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How to Send Smoke Signals

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Thinkstock

Not getting any bars on your phone? That doesn’t mean you can’t communicate with faraway friends. Just send them a smoke signal!

1. Light Your Fire

No surprise here, but you’re going to need a hefty fire if you want to send a smoke signal. Build a normal campfire – start with small, easy burning tinder and gradually work your way up to heavier fuel.

2. Flash Some Green

As impressive as your roaring fire is, it’s probably not going to make all the smoke you need. To kick up your smokiness, gather a bundle of green sticks and grass. Dump them on your fire. While your inner camper may rebel against the idea of putting green fuel on a fire, the addition will actually help you kick out thicker, whiter smoke that’s easier to spot.

3. Embrace the Wet Blanket

Forget every negative thing you’ve heard about wet blankets. Douse your bedroll with water – otherwise you’re going to have a roasted blanket on your hands – and toss it over your fire until no more smoke is rising from the flames.

4. Go Under Cover

Once the smoke has stopped rising, quickly pull the blanket off the fire. A white cloud of smoke should rise from the flames, just in time for you to throw the blanket back over the fire. The cloud will rise as a single puff, your first signal.

5. Know the Code

Once you can send smoke signals, encoding your long-distance messages isn’t hard. Although there is no universal smoke-signal language, American campers have a pretty clear system of signaling. A single puff simply lets observers know where you are. A series of two signals is generally accepted as a code that all’s well, while three puffs in quick succession alert viewers to an emergency.
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Smoke signals are the most interesting way to broadcast your position in the wilderness. Need to broadcast that you’re a beer drinker with great taste? Grab a Dos Equis.

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How to Cross a River Without a Bridge
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ThinkStock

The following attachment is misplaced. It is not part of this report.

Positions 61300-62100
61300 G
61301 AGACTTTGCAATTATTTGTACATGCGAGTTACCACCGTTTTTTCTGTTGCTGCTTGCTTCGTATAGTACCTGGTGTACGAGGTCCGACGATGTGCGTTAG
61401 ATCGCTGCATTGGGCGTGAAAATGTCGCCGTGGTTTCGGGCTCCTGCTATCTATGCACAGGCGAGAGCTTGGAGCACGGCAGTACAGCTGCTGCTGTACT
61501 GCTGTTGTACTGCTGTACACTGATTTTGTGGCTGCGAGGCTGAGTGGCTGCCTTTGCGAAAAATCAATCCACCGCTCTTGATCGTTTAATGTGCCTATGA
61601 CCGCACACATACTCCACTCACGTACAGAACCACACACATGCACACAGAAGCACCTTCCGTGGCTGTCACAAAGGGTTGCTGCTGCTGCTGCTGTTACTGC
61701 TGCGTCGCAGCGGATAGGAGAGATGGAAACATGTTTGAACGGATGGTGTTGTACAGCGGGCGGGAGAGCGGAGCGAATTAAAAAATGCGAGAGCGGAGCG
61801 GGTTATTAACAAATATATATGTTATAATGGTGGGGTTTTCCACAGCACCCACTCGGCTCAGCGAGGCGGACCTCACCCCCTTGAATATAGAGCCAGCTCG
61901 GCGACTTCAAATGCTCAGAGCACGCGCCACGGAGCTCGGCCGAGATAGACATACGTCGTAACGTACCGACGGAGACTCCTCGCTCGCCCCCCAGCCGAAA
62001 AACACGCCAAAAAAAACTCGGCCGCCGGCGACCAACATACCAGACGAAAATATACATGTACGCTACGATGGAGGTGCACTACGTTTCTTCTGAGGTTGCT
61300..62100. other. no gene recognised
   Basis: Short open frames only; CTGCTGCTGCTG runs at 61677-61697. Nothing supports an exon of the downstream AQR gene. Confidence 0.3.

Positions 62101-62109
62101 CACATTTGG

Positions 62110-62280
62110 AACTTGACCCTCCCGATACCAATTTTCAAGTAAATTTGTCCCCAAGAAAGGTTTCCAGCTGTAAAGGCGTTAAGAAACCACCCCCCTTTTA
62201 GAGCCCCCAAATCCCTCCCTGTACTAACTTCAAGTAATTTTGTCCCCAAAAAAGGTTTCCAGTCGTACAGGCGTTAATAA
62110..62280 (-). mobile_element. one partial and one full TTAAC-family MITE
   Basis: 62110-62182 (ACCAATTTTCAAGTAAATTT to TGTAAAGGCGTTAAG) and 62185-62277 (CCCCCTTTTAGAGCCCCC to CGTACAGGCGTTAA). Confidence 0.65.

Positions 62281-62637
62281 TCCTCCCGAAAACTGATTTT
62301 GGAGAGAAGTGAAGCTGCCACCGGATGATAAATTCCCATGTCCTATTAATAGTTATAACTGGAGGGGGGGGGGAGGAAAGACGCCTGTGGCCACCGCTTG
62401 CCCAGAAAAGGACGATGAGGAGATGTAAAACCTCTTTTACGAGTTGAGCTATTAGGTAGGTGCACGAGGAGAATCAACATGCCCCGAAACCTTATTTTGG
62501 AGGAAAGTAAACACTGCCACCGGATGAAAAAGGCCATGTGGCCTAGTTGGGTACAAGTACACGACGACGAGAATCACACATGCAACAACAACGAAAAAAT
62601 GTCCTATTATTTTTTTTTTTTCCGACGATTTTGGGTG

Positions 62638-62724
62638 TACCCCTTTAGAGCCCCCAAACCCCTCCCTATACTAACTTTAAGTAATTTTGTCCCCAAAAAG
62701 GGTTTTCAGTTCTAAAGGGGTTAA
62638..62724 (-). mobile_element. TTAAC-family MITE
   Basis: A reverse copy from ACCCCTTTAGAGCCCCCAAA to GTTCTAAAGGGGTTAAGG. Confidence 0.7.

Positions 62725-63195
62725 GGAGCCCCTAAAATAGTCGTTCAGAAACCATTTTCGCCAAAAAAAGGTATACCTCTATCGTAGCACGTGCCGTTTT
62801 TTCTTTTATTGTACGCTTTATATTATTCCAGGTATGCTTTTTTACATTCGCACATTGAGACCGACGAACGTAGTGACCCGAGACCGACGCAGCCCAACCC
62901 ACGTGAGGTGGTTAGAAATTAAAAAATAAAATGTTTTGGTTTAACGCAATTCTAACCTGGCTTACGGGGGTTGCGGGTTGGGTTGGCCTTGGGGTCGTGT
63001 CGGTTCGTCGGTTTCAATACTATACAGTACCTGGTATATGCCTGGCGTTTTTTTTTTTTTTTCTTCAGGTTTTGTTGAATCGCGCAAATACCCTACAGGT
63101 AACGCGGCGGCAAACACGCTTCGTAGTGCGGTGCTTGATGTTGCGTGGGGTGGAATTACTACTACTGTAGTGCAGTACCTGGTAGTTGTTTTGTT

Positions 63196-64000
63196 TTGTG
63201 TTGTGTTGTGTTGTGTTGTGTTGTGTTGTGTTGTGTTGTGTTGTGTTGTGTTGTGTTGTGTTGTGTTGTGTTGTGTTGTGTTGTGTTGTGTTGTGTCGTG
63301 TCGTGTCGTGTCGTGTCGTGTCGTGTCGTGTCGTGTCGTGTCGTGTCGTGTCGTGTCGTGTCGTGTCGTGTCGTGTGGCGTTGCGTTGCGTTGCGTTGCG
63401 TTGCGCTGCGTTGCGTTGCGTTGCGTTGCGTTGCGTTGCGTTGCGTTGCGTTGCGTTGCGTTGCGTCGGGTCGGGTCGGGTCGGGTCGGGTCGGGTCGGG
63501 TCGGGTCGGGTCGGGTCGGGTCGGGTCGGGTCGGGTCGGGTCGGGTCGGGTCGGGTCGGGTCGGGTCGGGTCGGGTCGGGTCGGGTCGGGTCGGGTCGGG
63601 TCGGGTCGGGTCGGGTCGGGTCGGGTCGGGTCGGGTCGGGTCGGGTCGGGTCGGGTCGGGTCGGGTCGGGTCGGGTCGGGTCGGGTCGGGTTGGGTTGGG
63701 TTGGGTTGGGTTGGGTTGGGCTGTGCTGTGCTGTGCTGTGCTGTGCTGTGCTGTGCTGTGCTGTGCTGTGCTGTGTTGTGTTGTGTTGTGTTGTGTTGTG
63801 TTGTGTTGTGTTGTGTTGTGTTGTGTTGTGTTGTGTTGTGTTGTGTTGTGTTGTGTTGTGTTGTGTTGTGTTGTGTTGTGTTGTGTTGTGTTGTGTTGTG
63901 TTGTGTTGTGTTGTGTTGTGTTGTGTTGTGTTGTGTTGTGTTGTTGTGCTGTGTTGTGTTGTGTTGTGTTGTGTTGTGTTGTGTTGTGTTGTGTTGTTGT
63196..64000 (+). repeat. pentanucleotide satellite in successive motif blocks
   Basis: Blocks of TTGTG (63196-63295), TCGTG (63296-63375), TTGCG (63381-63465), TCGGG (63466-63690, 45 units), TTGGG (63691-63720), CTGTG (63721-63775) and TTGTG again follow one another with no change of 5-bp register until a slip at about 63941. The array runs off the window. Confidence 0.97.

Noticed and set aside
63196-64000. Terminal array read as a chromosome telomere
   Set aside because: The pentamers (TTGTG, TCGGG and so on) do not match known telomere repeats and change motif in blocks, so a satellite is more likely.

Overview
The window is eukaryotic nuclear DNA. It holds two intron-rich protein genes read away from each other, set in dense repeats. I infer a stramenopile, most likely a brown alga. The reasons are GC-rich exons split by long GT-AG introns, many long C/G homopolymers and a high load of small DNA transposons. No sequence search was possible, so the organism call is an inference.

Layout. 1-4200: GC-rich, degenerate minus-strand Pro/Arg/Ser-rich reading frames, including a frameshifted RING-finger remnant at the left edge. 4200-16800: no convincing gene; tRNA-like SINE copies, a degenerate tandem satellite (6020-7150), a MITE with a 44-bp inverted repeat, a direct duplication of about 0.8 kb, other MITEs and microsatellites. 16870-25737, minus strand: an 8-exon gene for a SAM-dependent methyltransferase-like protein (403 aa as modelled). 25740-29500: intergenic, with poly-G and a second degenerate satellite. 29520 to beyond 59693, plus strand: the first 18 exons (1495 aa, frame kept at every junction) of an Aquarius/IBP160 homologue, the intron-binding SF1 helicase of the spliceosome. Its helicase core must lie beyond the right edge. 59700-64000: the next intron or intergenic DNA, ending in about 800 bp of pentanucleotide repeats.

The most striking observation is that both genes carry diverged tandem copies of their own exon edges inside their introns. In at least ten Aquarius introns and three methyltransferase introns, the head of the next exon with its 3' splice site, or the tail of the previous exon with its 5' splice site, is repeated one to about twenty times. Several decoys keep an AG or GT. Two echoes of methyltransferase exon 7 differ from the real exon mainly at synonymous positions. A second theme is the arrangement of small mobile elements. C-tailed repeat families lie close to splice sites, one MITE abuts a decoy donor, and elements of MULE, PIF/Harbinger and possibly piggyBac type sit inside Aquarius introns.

Need to cross a roaring river? It’s always best to find a bridge, but if you absolutely must make it to the other side on your own, a few easy steps can keep you high and relatively dry.

1. Scout Around

Invest a little time in finding the best place to make your crossing. Avoid bends in the river, where water whips around the fastest. Once you find a suitable spot, walk downstream a few hundred feet to make sure there aren’t any hazards. It’s always good to know about the pesky 30-foot waterfall around the bend.

2. Don’t Be Narrow-Minded

They look tempting, but narrow crossings can be the most dangerous—they’re often the deepest part of the river. Look for the widest section instead. Keep an eye out for mild ripples—which are safe to cross—and avoid whitecaps, which can be treacherously slippery.

3. Ditch Your Duds

If the water will reach your knees, strip down to your skivvies - your pride isn’t worth getting hypothermia from wet clothes. Even if the river is shallow, remove your socks and put on a second pair of shoes if you have them. If you’re backpacking, unbuckle your front straps so you can quickly slip out of your pack if you fall.

4. Shuffle Up

Face upstream, lean into the current, and move across the river with shuffling sidesteps. You’re less likely to fall while sidestepping since you don’t lift your feet as high. If you’re with a group, link arms. The technique creates more contact points with the streambed and gives everyone a more solid footing.

5. Become a Bump on a Log

If the rapids are too fast, shuffling across may be a bad idea. Look for a log that spans the whole river instead. But don’t walk on it! Wet wood can be dangerously slippery. Instead, straddle the log and scoot along until you reach the other side.

6. Float Away

In situations where the river is deep but the current isn’t very swift, a football or soccer ball can be a handy improvised flotation device. Tether it to your wrist and grab on when you get tired of swimming. Or hug it with one arm as you sidestroke for extra buoyancy.
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Once you make it to the opposite shore, dry off and toast your successful crossing with a round of Dos Equis.

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